As South Africans face the reality of a 21-day lockdown to contain the spread of coronavirus, working from home has become the “new normal” overnight, and if it is properly managed, people can be just as productive as being in the office.
So says University of Stellenbosch Business School healthcare leadership programme head Professor Renate Schoeman.
She points out that South African companies are joining the millions of businesses globally that have had to learn how to manage a completely remote workforce.
Simultaneously, she says that scores of employees that are suddenly experiencing the “freedom” of working from home may also be experiencing anxiety, sparked by a lack of supervision and direction, while having little time to adjust to a new way of working.
Additionally, these workers may fear losing their job, along with struggling with managing technology, keeping productive and juggling family responsibilities.
“Work in the time of Covid-19 presents unprecedented challenges for workers, business and the economy as a whole.”
Schoeman explains that successful working from home is dependent on an individual’s self-sufficiency, including time management skills, self-discipline and motivation, communication skills, adaptability and technological skills.
Those cooped-up with children, spouses and even extended family also have additional challenges that require them to become masters of adaptability and agility overnight.
To prohibit the fall into poor discipline and stay on track while working from home, Schoeman suggests people operate in a business-like manner: set aside a separate, dedicated workspace that is free from distraction and customise it with the equipment necessary to be productive.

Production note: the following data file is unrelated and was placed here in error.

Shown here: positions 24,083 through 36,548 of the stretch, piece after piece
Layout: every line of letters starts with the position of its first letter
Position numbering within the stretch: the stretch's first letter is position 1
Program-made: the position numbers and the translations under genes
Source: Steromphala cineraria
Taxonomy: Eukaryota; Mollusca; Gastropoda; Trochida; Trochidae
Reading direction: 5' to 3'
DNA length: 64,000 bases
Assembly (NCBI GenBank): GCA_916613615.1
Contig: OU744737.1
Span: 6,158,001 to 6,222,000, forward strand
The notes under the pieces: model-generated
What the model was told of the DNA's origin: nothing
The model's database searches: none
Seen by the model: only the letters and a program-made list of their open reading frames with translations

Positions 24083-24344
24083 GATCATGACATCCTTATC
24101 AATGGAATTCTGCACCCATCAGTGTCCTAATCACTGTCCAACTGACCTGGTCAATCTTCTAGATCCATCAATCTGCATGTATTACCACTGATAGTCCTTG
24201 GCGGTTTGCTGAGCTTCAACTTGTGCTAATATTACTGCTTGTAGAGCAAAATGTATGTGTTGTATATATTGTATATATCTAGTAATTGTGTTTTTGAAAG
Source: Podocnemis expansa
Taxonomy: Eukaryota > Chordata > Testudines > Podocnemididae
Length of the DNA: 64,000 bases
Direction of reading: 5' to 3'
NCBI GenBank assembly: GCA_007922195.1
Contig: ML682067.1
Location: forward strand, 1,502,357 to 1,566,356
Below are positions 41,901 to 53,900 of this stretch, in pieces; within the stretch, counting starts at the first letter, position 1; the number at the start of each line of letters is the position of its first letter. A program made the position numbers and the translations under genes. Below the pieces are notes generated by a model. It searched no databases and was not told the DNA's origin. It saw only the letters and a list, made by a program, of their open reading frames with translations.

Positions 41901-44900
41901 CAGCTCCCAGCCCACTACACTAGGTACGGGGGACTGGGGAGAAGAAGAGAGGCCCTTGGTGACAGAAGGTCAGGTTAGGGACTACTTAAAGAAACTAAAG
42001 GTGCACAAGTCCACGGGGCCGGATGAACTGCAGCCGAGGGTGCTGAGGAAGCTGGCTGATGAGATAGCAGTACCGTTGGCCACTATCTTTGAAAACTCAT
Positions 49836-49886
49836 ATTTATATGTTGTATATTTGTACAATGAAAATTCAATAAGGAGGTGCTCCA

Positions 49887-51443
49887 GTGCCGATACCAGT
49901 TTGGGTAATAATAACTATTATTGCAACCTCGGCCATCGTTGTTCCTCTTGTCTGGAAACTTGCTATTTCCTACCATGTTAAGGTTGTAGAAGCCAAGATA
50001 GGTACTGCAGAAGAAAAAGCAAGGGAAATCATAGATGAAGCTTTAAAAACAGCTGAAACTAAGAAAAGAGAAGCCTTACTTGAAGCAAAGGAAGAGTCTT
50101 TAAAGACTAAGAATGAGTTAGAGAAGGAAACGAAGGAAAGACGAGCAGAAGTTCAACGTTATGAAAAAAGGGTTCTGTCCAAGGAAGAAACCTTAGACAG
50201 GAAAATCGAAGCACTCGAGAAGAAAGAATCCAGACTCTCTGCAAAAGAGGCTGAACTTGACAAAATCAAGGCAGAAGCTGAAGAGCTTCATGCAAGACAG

She recommends that people limit and manage disruptions and interruptions by setting down clear boundaries for family and friends, while keeping to a daily routine. Schoeman says people should get ready for work as they would on a normal day and not be too comfortable.
Schoeman further suggests staying in the loop with colleagues and managers using technology, and staying responsive during working hours.
However, she warns that people must still maintain their physical and emotional health.
“Very diligent workers are at risk of burnout as the boundaries between work and home blur, and employees may also feel the need to “prove” that they are being trustworthy and productive. Set boundaries for when your workday starts and ends.”
For employers fearing a lack of productivity in employees working out of sight and without conventional supervision, Schoeman assures that several studies have shown remote workers have greater productivity.
For example, separate studies from Stanford University have found productivity levels increase by between 13% and 21% when people work from home, owing to fewer interruptions, such as colleagues popping in for a chat, and fewer inefficient meetings.
“Employees are less stressed due to avoiding traffic and commuting time, which also saves time, money and environmental impact, having the ability to stay at home with children, especially with the current shutdown of schools, and better work-life balance due to more flexibility in how they allocate their time,” Schoeman highlights.
She adds that the greater independence of remote, or flexible, work help employees to develop skills in self-management, communication and the use of technology.
“Less stress, healthier eating habits and more physical activity means healthier, happier employees who take fewer sick days and do not put others at risk when ill – which is especially important at this time,” she notes.
“And for the employers? Develop measurable goals and metrics for work to be performed during this time and make a determined effort to improve communication and technological capabilities.
“That will make remote working a winning experience for all – not only in the time of a global pandemic,” Schoeman concludes.